By Jennifer Whitlock 

Beef cattle markets have been extremely volatile over the past three years, but one Texas A&M AgriLife Extension economist believes the remainder of 2021 and early 2022 will prove steadier.

Processing capacity remains a limiting factor in beef cattle markets, said AgriLife Extension Economist Dr. David Anderson, but the fed cattle market has been slowly improving over the past few months.

“Our ability to slaughter animals and our ability to process those carcasses, turn them into primal cuts, fill boxes and get them out to restaurants and grocery stores…I think we have a real capacity problem,” he said. “Some of that is a labor shortage on the processing side, and that’s holding down better cattle prices, but the constraint is also boosting consumer prices. So, we’re still seeing that in the marketplace with higher prices while dining out or shopping in-store, but we are also seeing some creeping up of cattle prices a bit over the last little while.”

Cheaper corn prices and increased rainfall in Texas led to better profits for many Texas ranchers on fall calves, according to Anderson. Calf prices may still not be what some would consider great, but he pointed out they are higher than last fall and better than the five-year average.

As the national cow herd shrinks slightly due to drought in the West and Midwest, he said prices should continue to climb some into 2022.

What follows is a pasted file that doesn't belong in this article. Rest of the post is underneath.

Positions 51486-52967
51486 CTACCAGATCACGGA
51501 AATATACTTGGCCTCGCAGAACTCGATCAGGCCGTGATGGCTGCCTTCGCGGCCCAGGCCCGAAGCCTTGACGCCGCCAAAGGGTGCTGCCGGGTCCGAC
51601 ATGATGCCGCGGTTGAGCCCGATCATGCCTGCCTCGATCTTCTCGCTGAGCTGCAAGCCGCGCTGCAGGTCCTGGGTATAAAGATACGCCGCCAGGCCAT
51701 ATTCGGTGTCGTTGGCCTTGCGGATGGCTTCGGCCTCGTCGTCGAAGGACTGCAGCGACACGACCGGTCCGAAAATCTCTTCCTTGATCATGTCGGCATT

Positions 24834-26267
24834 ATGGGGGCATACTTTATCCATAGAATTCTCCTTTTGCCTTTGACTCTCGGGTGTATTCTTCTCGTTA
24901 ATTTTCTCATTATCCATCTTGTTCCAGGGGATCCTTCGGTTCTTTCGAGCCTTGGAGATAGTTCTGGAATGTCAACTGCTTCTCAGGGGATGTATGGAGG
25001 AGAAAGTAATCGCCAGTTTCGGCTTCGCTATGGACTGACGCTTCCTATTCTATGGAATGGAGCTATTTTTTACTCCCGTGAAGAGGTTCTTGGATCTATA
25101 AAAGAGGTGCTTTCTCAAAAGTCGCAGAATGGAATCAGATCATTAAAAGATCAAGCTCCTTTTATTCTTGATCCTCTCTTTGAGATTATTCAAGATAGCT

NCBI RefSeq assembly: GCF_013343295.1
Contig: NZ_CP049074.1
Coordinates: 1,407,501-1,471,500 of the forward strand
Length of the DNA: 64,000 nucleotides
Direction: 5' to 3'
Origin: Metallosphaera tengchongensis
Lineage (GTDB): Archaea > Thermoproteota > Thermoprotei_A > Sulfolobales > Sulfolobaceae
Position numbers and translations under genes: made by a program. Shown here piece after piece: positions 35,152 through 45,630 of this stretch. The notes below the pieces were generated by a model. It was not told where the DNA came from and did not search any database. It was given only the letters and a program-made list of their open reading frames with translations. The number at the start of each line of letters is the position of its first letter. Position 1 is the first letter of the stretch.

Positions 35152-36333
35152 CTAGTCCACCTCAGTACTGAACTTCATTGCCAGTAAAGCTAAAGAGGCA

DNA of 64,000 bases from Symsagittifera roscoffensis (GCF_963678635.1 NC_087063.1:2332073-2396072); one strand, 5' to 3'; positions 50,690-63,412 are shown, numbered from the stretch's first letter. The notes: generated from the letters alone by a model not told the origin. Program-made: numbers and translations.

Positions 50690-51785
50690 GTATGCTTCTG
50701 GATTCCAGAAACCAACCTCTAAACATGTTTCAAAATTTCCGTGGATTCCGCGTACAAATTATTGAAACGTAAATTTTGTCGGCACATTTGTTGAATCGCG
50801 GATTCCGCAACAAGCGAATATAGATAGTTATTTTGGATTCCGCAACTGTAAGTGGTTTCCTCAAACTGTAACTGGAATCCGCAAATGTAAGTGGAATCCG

“I think for the rest of the year, nationwide, we’re going to have higher prices than we did last year for calves and feeder cattle,” Anderson said. “And as that drought continues to shrink the cow herd, it will really put some pressure on markets when we have fewer cows, so I’m pretty optimistic for next year that we’ll have higher prices overall than this year.”

Another factor he thinks will support better cattle prices for ranchers is the boom in beef exports and slight decrease in imports seen across the U.S. lately.

“Brazil had some problems in exporting to China recently, and Argentina banned exports back in August in an attempt to reduce prices for domestic consumers. So, I think we’ve expanded our exports to fill those gaps from those countries,” he said.

Beef imports were a little lower in early fall.

“Most of what we import are trimmings to make hamburgers, and that’s where most ranchers see the most direct effect of trade imports, particularly in the cull cow market. So, as we import less, domestic prices will be less affected,” he said.

While he believes prices should continue that upward trend, Anderson cautioned supply chain issues can still negatively impact ranchers’ bottom lines. Labor shortages in the transport sector, rapidly increasing fuel prices and a somewhat weak overall economic outlook may work against cattle markets in 2022.

“Our costs are higher, and I think we’re all facing that as consumers ourselves, and it will take some time for that to get worked out,” he said. “Those things hit ranchers just like it hits the rest of us, but I am optimistic as we finally begin to move out of the turmoil of the pandemic.”

Post a Comment

Previous Post Next Post